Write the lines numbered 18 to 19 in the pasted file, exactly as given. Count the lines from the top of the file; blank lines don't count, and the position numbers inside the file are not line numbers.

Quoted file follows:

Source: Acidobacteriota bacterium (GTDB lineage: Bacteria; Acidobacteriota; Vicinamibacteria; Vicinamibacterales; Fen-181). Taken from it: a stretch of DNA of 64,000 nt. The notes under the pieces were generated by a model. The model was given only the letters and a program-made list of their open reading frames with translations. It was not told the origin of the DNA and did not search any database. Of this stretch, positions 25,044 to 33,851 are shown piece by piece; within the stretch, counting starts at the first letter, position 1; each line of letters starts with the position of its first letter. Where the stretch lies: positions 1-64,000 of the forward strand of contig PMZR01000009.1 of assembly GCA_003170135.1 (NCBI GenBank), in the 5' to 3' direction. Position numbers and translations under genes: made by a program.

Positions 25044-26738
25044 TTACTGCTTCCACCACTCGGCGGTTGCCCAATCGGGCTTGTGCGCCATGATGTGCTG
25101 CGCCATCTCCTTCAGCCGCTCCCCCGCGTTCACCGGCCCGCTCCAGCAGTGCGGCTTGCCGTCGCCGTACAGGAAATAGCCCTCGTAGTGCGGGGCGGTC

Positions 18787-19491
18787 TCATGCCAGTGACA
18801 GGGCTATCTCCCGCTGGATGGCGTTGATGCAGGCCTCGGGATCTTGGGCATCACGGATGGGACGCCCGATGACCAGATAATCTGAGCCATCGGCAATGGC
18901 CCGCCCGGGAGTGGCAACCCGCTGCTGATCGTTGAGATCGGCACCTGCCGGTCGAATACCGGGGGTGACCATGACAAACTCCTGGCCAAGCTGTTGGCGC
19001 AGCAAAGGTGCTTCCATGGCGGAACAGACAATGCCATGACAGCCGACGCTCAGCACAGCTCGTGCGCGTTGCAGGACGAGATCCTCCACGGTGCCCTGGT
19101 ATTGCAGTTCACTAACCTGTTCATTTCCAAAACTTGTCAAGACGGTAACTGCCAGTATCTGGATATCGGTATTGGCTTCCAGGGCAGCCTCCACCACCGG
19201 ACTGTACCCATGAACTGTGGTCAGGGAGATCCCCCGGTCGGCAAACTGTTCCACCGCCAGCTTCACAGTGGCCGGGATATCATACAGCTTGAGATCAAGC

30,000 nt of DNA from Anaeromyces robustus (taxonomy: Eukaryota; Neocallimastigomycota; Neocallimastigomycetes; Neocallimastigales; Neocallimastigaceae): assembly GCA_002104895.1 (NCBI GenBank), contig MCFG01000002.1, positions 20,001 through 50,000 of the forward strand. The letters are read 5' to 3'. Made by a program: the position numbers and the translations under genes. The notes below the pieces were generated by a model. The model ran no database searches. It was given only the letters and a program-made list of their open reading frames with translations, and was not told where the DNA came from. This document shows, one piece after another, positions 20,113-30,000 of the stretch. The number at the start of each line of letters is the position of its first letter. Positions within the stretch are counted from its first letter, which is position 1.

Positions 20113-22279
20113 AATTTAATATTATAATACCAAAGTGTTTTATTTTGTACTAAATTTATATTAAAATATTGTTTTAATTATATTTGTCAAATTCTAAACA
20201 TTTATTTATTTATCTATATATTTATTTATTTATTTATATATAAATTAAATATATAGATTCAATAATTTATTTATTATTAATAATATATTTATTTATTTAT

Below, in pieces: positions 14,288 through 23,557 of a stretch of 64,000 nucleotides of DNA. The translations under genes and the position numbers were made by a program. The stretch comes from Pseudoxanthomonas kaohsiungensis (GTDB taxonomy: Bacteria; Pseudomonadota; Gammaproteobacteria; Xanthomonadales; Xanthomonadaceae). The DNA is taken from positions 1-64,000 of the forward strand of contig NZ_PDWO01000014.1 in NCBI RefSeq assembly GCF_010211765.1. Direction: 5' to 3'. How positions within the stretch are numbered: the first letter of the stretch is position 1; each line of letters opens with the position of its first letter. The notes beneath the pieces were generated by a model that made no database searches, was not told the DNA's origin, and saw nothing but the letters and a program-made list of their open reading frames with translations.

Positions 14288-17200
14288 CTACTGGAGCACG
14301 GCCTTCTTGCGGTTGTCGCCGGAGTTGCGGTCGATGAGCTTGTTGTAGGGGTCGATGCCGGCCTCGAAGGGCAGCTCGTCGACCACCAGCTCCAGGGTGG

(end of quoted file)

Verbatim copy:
14288 CTACTGGAGCACG
14301 GCCTTCTTGCGGTTGTCGCCGGAGTTGCGGTCGATGAGCTTGTTGTAGGGGTCGATGCCGGCCTCGAAGGGCAGCTCGTCGACCACCAGCTCCAGGGTGG